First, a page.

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Edinburgh Fringe 2017: Tobias Persson @ New Town Theatre

What the Edinburgh Fringe website says:

What do you call a burning police car in Sweden? Monday. Seriously, everything is (boom!) fine. Nothing happened in Sweden last (bang!) night! Weekly shootings? Recruiting ground for Isis? Let me (kaboom!) get back to you, my head is on fire… 'Persson’s insights are sharp, his analysis is intelligent and his everyday dilemmas over how to be a good human being come from the heart…it’s clear he’s got it in him to become one of Europe’s top political comedians' (Sunday Herald).

Watch a video:

Railing against Political Correctness in Sweden

Swedish comedian Tobias Persson’s set “Sweden Sour” focuses largely on the atmosphere of political correctness and collective European guilt that hampers any reasonable discussion about religion (Islamic Fundamentalism in particular) and its place in modern Western society. He admits it’s a subject most comedians won’t touch in Sweden and, frankly, it’s a subject that most comedians will touch in the UK either.

There’s nothing intrinsically wrong with the occasional jibe at political correctness when it’s carefully handled by the surrounding context - something that, for example, the hilariously fiery and profane English political comedian Jonathan Pie has handled well in the past. However, it’s hard to pull off without sounding like an extended rant against straw man opinions, and unfortunately (despite his repeated disclaimer that he’s a nice Guardian reader who listens to The Kinks) Persson falls into that trap.

There’s the occasional good line here, for example when citing a Fox News report that there are 55 no go areas in Sweden: “What would those be? Pubs where the beer is even more expensive?” However, they are isolated amid the overall negativity. While it’s important to openly discuss how Western societies treat those who behave abhorrently within their borders in the name of some fanatical interpretation of their own beliefs, there needs to be a two-sided focus on potential solutions, not a one-sided diatribe.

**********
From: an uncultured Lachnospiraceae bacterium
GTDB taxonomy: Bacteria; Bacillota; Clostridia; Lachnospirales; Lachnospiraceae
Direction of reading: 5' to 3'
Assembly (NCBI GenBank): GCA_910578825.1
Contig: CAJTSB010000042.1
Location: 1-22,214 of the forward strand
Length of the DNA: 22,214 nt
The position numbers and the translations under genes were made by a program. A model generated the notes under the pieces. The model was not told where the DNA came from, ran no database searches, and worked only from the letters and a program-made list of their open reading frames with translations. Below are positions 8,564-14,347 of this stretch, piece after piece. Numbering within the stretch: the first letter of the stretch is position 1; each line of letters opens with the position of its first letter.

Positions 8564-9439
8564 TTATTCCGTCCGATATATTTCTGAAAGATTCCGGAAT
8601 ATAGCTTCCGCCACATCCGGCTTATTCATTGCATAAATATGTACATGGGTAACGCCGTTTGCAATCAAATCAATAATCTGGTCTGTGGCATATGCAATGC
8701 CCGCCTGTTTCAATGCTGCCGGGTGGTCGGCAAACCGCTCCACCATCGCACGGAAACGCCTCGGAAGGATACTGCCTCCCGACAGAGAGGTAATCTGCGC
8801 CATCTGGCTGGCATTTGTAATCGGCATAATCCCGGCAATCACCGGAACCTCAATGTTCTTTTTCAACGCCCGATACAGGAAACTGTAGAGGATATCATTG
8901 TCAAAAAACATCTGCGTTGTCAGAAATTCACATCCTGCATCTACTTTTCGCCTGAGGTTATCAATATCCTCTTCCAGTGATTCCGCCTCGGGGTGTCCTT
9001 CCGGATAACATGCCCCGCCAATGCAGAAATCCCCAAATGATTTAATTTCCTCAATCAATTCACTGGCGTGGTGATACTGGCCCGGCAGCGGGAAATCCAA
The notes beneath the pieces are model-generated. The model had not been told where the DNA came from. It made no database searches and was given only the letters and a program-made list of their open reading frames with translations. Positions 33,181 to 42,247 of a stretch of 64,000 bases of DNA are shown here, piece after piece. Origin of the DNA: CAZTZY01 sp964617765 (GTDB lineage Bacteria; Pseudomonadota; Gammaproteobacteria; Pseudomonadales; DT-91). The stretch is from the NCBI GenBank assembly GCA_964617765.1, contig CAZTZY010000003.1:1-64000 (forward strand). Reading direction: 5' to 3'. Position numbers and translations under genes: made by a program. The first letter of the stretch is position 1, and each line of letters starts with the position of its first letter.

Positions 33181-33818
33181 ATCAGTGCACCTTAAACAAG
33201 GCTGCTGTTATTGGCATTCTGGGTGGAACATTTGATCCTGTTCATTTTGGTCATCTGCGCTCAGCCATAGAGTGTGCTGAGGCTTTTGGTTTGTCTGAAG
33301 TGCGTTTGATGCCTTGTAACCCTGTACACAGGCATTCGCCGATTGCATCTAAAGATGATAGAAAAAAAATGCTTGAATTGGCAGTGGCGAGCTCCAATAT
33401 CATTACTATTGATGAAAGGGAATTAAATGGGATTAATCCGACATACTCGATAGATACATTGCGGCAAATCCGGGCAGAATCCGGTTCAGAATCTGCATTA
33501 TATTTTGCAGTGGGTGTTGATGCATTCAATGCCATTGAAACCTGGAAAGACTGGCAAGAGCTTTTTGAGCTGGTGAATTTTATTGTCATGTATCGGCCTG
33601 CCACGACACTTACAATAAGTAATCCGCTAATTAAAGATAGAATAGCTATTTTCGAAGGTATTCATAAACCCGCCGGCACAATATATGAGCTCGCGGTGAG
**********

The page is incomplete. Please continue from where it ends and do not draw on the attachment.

Lacks sure-footedness

It’s worth factoring in that Persson’s act seems to have been partially improvised, but even when taking this into consideration his delivery came across as being overly uncertain and prone to mid-sentence flubs. During the slot I attended the audience was rather small (around a dozen people), a factor which seemed to faze him somewhat. He even pointed this out, jokingly asking the attendees to laugh all the more to make up for all the people who aren’t taking up the seats. While I doubt that top-form delivery could have turned the dour comic material into a classic show, the faltering performance only served to further dampen the spirits.

Oddly enough, the routines shown in the YouTube video posted above are (from my point of view) considerably better than almost any of the Sweden Sour material. Maybe he’s just having an off-year, but based on the evidence I saw at the New Town Theatre yesterday he isn’t the ideal ambassador for Swedish comedy.

Rating: ☆☆

Tickets are available from the following link:

Edinburgh Fringe 2017 logo

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